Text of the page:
A brief explanation on Duchenne Muscular Dystrophy (DMD) and how Charlie was diagnosed.



A brief explanation on Duchenne Muscular Dystrophy (DMD) and how Charlie was diagnosed.

Sometimes you will never know the value of a moment until it becomes a memory.

Theodor Seuss Geisel


6th June 2011


Charlie was diagnosed with Duchenne Muscular Dystrophy (DMD) in 2011. It was a day that changed our lives forever. Time stood still on that day and not a moment goes by where we have not thought, heard or witnessed the effects of DMD.

What is Duchenne?

Duchenne Muscular Dystrophy

Duchenne Muscular Dystrophy (DMD) is a progressive muscle wasting condition.

DMD is always fatal.

It is the most common child hood genetic disorder. The disease almost always affect boys, with 1 in 3,500 being effected. Their are estimated to be 2,500 known children with Duchenne in the UK and 300,000 worldwide.

Those effected by DMD have a fault in their genetic code. This fault means their bodies are unable to produce a protein called Dystrophin. Dystrophin is needed to repair muscles.

The fault within the genetic code is different in every child. In Charlie's case he is missing part 49 and 50 of his Dystrophin Code. The code that makes up the gene is like a puzzle. If a piece of the puzzle changes it can't fit together properly.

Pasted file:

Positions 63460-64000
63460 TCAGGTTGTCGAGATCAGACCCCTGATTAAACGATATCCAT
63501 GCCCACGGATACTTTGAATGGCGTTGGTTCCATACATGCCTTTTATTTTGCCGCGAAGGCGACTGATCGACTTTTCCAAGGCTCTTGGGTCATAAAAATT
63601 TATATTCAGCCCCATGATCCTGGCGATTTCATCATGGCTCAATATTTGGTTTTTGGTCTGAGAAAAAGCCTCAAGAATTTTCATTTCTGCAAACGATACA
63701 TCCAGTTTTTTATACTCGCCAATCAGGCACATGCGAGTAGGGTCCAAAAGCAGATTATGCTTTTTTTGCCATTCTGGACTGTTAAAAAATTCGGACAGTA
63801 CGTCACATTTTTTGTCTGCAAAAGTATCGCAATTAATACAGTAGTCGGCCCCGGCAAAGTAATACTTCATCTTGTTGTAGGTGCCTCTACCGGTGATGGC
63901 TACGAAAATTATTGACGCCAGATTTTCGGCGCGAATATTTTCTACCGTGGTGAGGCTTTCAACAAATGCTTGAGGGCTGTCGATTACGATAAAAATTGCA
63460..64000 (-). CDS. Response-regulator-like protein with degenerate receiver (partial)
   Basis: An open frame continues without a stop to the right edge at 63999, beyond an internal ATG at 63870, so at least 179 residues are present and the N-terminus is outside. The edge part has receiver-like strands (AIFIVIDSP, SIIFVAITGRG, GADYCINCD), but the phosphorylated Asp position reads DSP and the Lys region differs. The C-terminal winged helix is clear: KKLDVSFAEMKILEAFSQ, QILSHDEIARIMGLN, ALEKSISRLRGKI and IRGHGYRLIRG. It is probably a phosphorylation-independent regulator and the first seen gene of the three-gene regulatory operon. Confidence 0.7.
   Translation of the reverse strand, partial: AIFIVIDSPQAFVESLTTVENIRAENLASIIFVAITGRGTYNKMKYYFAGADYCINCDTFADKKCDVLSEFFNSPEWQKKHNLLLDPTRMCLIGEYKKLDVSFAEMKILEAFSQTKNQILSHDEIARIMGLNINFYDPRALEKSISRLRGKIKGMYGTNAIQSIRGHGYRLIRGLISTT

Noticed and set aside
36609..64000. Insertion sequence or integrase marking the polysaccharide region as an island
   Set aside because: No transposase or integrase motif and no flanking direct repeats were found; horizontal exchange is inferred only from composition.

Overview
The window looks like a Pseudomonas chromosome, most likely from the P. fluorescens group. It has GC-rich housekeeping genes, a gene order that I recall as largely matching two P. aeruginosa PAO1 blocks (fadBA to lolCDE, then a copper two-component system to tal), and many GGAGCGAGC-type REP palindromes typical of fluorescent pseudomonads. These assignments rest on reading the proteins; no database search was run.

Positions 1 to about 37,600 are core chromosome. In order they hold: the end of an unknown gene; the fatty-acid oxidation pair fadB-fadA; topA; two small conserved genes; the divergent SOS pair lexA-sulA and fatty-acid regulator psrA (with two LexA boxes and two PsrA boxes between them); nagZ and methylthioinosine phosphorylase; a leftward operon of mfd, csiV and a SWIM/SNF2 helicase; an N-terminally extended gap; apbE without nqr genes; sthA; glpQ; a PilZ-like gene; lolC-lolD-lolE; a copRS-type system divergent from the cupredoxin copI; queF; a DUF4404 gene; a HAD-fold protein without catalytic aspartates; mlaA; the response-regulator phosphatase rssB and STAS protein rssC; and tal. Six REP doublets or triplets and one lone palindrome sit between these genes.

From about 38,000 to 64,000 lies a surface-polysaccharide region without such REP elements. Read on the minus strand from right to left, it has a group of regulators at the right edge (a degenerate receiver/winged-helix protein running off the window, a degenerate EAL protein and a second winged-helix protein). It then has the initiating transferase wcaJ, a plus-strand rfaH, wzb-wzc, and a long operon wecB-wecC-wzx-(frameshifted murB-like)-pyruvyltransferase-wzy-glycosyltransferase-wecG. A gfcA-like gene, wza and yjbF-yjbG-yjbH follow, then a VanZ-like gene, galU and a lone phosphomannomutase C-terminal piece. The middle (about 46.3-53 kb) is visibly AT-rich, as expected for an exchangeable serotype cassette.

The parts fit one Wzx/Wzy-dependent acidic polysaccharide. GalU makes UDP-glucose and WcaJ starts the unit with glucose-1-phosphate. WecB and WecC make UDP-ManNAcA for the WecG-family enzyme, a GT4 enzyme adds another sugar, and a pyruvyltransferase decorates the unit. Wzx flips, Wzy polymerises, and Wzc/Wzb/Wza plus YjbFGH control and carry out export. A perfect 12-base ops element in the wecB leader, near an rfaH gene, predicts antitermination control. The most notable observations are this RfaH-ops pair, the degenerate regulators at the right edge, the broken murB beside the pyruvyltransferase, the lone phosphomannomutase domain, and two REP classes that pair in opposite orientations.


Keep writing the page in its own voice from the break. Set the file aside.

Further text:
At present Charlie's body is failing him, his legs are giving way, he is falling often, his body aches, he experiences extreme tiredness and has associated Autistic traits. He understands he has poorly muscles and recognizes the difference in his peers.

Duchenne will gradually paralyze Charlie's body and leave him with heart failure. We will never give up fighting for Charlies life and happiness.


How it is DMD diagnosed

Diagnosing Duchenne

Because Duchenne is genetic it is often a presumption it runs in the family. Quite often DMD has been passed on from a child's mother who carries the gene but in our case, it was a random mutation in Charlie's genetic make up.

Some children are diagnosed because families know they may carry DMD. In Charlie's case it was because he didn't meet 'normal' milestones.

Boys (and sometimes girls) will often walk later, fall often or show difficulty, jumping, running or getting up from the floor. It is often usual to have very enlarged calf muscles.

Charlie never crawled, started taking steps at 24 months and always had large calf muscles. People often used to comment on how strong he looked. We now know this to be scar tissue and inflammation of the muscle.

In Duchenne there can be links found to learning difficulties, speech delays, ADHD and autism. It is because of Charlie's speech delay that we finally got led to Charlie's diagnosis. The therapist noticed Charlie walked with a large gait and they referred him to a pediatrician.

Charlie's pediatrician ran blood test to check Charlie's creatine kinase (CK) levels. CK is normally found in muscle but when muscles are damaged it leaks into the bloodstream. Normal levels for a male between 1 and 18 would be under 120 U/L. Charlie's levels were 20,002!

Charlie then went on to have a muscle biopsy, a process of taking a small sample of muscles to confirm diagnosis and what part of the gene had a fault.

This all led us to where we are today. Before June 2011 we had no idea about Duchenne and now it is at the fore front of everything we do.